Public shaming and professional retaliation, or even destruction, for unpopular speech seems to have become a regular feature of life—but also a subject of growing concern. Most notably, in the past month, scientists, politicians, and others have rallied to the defense of British biochemist and Nobel laureate Sir Tim Hunt, whose ill-conceived joke about women in science at a conference sparked a Twitter storm and ended his academic career. The pitfalls of social media shaming were recently explored by British journalist Jon Ronson in the acclaimed book "So You've Been Publicly Shamed," which examines such notorious incidents as the Twitter mobbing of public relations rep Justine Sacco in December 2013 over a racially insensitive joke. But, writes Cathy Young, before Hunt, before Sacco, before the ouster of Mozilla CEO Brendan Eich over his opposition to same-sex marriage, there was another drama of career-killing Internet outrage: the undoing of Business Insider Chief Technology Officer Pax Dickinson. It is a story that raises troubling questions about speech and consequences.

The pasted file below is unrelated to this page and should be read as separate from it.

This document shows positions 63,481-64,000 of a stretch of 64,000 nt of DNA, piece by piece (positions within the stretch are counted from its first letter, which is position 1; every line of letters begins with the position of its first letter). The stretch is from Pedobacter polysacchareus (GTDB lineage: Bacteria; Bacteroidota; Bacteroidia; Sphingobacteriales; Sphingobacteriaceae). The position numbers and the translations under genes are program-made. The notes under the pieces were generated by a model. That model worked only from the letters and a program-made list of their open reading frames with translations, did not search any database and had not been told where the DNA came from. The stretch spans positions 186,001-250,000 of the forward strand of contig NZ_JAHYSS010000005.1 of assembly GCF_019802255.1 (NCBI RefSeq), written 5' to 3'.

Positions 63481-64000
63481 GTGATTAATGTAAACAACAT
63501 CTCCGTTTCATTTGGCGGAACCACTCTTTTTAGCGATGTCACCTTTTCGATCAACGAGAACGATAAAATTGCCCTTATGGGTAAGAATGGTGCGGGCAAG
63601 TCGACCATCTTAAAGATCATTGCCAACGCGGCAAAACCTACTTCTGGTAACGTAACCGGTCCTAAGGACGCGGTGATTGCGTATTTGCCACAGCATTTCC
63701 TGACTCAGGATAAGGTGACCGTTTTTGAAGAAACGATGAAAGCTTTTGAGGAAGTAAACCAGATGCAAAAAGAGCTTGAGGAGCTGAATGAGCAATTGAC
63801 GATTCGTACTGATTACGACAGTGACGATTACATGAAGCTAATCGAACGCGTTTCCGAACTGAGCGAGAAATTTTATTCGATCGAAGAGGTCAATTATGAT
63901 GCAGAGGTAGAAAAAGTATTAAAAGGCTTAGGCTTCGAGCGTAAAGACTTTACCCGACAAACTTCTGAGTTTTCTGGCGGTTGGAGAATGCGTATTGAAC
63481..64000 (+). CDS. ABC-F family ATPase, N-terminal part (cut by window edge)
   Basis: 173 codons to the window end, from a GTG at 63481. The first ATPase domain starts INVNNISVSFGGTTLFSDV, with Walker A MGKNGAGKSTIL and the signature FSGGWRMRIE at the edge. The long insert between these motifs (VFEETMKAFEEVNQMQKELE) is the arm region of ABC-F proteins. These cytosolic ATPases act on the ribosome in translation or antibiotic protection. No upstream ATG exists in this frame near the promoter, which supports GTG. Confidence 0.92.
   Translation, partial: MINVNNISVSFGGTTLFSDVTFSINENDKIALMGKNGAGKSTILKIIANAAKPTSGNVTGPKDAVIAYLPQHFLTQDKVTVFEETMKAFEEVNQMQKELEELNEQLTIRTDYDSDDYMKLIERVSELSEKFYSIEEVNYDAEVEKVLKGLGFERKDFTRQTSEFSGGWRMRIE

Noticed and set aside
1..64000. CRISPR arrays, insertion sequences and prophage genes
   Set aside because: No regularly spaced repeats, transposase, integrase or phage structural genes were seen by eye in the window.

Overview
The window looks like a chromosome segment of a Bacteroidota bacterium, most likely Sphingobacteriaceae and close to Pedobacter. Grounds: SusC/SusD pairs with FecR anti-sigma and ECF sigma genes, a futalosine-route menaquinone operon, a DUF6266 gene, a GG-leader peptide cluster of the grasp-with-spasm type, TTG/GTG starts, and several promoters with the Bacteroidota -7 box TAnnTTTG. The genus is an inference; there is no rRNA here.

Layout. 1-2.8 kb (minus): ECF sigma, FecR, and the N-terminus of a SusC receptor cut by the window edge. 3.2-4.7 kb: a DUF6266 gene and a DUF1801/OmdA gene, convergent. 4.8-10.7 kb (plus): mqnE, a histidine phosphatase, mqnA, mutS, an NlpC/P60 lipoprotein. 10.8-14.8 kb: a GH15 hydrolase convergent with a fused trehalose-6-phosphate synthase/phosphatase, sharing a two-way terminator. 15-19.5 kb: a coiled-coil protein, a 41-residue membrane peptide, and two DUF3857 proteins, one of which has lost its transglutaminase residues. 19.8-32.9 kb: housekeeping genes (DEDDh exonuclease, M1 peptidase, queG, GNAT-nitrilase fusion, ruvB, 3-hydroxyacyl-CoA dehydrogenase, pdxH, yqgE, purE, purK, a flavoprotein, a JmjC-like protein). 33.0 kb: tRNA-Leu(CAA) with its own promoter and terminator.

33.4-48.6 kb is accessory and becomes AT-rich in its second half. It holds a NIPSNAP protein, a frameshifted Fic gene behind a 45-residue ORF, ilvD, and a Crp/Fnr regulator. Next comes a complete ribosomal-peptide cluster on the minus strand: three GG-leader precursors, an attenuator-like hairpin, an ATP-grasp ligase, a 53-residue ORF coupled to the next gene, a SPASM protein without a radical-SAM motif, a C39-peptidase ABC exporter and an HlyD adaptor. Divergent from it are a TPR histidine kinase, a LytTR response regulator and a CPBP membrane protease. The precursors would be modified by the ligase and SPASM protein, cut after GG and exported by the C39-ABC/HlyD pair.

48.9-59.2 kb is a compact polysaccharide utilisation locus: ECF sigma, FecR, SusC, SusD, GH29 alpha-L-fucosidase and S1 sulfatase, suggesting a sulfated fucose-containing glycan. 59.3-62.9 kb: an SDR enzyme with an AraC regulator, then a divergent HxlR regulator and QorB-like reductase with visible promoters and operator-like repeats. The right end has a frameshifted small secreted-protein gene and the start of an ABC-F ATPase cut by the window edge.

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"There is no room in mainstream conservatism or at YAF for holocaust deniers, white nationalists, street brawlers, or racists."
"Meth. We're On It."
Regulation and litigation rule the day, but sometimes cash should be king.